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An Excuse To Stare

Andy Mattern "Empty Building" - www.andymattern.com

“Photography allows a unique way to be in the world. It’s an excuse to stare and examine things closely. Also, it slows down time and offers a break from the rush of daily activity.”

Andy Mattern

Andy Mattern. Born in Albuquerque, New Mexico (USA), Andy Mattern is a contemporary photographer. He holds a BFA in photography from University of New Mexico and a MFA from University of Minnesota. Andy Mattern is represented by Stephen Clark Gallery, Austin, Texas.

Artist statement

“Using place and everyday objects as inspiration, my projects often take the form of typological series that focus on residual forms found in urban landscapes and consumer products. Specifically, I am interested in forms that emerge as byproducts of other systems or activities without design or intentionality.”

Interview with Andy Mattern

Andy, what was your first camera and photographic experience?

When I was in high school, my grandfather gave me a Rolleiflex. I fell in love with the detail and the format of this old camera and it became an obsession.

Why did you become a photographer?

Photography was always in my family, starting with my grandfather and then passed on to my step-father and brother. I became curious about traditional photography and eventually built my own small darkroom. The process of translating the world into a 2D image was mesmerizing.

What does photography mean to you?

Photography allows a unique way to be in the world. It’s an excuse to stare and examine things closely. Also, it slows down time and offers a break from the rush of daily activity.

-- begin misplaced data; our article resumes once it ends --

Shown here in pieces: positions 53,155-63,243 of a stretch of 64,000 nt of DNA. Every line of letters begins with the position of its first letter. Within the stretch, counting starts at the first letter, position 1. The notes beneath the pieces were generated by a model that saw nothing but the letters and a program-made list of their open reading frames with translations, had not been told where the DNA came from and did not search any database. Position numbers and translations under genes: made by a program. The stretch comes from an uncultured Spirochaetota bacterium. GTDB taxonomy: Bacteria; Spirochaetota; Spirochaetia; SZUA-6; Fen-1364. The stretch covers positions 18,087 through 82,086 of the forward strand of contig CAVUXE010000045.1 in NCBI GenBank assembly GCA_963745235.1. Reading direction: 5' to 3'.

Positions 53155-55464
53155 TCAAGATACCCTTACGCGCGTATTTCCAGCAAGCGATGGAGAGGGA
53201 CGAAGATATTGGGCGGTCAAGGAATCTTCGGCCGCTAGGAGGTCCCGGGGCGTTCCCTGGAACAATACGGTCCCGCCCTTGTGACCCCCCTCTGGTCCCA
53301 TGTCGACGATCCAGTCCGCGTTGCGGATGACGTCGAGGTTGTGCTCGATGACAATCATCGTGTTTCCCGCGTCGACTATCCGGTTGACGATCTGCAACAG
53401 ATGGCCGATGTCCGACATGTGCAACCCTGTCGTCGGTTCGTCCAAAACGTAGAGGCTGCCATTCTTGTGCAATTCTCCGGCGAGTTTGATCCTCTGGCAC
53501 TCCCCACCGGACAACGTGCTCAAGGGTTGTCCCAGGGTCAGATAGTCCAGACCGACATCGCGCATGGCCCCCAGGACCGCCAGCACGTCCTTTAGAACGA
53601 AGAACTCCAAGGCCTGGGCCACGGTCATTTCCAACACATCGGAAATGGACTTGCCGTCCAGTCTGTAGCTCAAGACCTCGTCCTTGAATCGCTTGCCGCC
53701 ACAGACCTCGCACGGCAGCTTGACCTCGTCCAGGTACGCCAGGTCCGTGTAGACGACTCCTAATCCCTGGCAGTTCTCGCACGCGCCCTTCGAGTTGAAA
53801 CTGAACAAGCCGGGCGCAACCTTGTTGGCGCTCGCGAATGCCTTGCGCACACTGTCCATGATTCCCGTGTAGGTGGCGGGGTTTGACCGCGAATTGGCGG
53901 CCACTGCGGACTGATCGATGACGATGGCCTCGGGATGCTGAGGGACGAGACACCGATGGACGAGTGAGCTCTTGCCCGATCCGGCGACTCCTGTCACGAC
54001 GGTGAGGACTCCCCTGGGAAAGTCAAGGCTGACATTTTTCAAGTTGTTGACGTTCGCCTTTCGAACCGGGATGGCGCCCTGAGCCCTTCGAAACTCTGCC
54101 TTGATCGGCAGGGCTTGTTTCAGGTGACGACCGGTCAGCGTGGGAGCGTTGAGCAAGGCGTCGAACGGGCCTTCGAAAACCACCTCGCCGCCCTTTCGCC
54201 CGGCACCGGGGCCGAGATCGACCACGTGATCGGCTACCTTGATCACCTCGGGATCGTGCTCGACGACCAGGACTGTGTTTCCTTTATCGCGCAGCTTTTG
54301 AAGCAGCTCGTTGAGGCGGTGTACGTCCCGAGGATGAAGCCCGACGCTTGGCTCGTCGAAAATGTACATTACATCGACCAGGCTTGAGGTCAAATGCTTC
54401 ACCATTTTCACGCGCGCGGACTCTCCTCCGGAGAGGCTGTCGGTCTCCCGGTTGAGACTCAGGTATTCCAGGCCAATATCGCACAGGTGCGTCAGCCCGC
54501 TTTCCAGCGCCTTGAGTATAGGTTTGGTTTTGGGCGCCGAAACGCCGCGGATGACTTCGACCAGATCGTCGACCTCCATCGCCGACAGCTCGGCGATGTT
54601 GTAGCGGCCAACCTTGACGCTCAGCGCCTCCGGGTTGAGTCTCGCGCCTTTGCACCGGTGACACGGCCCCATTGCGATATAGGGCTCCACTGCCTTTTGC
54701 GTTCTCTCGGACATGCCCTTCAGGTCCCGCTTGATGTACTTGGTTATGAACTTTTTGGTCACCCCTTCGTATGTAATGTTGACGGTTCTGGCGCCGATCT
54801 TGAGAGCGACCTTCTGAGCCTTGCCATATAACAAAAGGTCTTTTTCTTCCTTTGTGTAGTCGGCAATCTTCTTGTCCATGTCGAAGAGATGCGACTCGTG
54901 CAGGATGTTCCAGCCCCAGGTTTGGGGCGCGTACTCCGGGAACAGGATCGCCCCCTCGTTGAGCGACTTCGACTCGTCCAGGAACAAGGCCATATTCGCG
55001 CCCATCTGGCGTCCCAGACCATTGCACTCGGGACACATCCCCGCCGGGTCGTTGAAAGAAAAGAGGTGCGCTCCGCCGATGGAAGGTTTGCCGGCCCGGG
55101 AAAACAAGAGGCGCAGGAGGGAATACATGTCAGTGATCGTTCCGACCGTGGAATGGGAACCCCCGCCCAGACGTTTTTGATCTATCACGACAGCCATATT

Which photographer has inspired you most and why?

Bernd and Hilla Becher are key to my understanding of how photography can be used. When I was in college I lost interest in popular notions of beauty such as the picturesque landscape and instead became committed to a more critical way of seeing. The Bechers introduced this idea of objective seeing. Yet what is so fascinating is even the “objective” is a construct. I love the contradictions and possibilities in that space.

Your favorite photography quote?

“I photograph to see what the world looks like in photographs.”

Garry Winogrand

How would you describe your photographic language?

Using place and everyday objects as inspiration, my projects often take the form of typological series that focus on residual forms found in urban landscapes and consumer products. Specifically, I am interested in forms that emerge as byproducts of other systems or activities without design or intentionality.

What photography book would you recommend?

There are two photography books I’d recommend: “The Last Years of Walker Evans: A First-Hand Account” by Jerry L. Thompson and “The Pleasures of Good Photographs” by Gerry Badger.

Which advice would you give someone who wants to become a professional photographer?

Be an assistant first. You will learn a lot.

More about Andy Mattern

Website

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